How far should a school go to accomodate a student with severe allergies?
One Detroit mom is suing her public school district because, she charges, they have not gone far enough. Kathy Williams says her son Nick, 10, could die if he is exposed to peanuts, so she asked that her entire school to go peanut and tree-nut free. When the school declined, she filed suit against Livonia Public Schools.
“We had asked them to go peanut and tree nut-free, and their response to us was, due to the upset in the community and the backlash from other parents, we refuse to change practices,” Williams told a local CBS affiliate.
”He’s been bullied; he’s been picked on; he’s been beaten up … had his medicine stolen,” Williams added. She alleges that Nick must eat his lunch in "an office with cinder block walls," which she says is alienating and unfair.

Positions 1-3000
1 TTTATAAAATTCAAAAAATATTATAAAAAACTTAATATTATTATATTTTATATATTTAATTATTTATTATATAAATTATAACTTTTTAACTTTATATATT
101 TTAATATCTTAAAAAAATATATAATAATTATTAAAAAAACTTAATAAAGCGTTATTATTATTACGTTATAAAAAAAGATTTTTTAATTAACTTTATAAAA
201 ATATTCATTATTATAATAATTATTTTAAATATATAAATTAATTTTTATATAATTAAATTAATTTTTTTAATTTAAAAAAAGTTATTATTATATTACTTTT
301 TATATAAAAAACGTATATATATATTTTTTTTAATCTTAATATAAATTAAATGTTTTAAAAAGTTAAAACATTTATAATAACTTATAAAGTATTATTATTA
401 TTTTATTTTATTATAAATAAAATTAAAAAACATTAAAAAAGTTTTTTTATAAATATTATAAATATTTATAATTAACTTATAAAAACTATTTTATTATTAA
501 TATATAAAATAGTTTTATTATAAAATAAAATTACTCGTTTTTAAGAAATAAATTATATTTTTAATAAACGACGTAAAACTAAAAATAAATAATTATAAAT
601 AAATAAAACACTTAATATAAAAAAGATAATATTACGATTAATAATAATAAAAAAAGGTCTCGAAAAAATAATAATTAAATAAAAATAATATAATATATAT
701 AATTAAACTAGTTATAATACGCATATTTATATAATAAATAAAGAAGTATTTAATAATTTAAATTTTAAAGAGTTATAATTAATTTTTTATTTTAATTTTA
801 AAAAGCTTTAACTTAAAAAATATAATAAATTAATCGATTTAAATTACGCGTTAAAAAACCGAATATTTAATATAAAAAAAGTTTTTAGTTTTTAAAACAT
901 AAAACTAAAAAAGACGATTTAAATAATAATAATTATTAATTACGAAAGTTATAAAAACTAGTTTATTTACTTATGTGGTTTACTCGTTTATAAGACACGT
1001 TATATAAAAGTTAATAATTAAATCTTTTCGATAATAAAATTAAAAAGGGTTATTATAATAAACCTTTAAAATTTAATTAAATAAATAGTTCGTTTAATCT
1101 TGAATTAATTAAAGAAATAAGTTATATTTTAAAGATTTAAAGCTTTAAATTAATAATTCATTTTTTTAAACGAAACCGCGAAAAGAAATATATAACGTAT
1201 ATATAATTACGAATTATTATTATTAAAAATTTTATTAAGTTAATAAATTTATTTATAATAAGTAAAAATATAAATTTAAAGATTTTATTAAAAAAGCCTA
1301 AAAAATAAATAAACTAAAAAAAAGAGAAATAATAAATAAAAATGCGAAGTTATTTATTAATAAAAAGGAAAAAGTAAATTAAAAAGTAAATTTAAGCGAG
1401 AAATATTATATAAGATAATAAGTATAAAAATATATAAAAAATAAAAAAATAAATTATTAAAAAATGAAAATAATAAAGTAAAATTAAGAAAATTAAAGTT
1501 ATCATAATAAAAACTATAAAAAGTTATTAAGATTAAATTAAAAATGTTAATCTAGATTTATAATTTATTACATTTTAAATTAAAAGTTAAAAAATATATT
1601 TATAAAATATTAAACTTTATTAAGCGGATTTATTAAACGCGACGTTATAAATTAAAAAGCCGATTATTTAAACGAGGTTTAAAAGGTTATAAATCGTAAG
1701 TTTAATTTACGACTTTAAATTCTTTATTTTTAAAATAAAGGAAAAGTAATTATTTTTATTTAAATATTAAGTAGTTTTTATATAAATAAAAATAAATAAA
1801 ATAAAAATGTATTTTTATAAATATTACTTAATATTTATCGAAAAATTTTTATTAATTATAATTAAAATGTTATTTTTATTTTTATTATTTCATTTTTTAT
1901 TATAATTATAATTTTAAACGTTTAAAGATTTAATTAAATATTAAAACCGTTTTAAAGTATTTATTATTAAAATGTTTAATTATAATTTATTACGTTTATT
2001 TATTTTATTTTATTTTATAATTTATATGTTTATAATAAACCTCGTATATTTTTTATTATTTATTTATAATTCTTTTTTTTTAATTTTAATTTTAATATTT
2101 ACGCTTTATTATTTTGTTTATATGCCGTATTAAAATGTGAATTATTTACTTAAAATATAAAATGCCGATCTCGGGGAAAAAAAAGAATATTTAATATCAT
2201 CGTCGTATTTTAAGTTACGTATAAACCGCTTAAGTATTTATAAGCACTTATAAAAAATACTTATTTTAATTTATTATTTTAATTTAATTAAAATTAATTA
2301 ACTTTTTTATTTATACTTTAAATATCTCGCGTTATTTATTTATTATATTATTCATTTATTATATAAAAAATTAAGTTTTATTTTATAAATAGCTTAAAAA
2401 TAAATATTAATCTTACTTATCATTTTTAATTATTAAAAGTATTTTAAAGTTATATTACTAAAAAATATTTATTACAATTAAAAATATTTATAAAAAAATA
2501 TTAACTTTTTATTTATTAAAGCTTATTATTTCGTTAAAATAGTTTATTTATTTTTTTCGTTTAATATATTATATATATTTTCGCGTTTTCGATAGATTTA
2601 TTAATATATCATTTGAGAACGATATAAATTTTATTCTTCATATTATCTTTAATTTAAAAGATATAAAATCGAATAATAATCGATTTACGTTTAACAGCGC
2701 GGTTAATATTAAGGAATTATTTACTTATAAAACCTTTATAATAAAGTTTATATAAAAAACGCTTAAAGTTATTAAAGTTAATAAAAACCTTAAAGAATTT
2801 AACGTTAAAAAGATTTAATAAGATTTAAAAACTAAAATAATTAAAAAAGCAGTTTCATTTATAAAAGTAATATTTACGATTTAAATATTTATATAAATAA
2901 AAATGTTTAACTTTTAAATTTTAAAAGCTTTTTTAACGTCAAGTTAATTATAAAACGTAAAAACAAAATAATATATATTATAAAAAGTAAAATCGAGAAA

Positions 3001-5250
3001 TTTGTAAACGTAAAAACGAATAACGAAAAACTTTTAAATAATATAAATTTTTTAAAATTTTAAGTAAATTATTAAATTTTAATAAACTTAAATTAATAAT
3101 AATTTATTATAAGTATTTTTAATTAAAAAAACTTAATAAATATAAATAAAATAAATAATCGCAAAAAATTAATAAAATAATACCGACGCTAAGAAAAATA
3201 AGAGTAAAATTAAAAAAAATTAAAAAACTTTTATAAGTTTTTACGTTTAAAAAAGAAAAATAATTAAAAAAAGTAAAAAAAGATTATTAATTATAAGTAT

Williams also alleges that other area school districts have made certain buildings peanut-free if a student has a deadly form of the allergy.
Williams said she’s been on the receiving end of harsh criticism from other parents. “‘Why should we have to do this for one child'?" she says she has been asked. "‘Why don’t you keep him at home? He doesn’t deserve to be here."
Plus: The Allergy Epidemic
Livonia declined to comment to CBS in a statement saying that because of pending litigation they were not at liberty to comment, but are doing all they can to accommodate the student.
What's your take? Does the school have an obligation to go nut-free? Or is it the responsibility of the child and his parents to be vigilant? Let us know.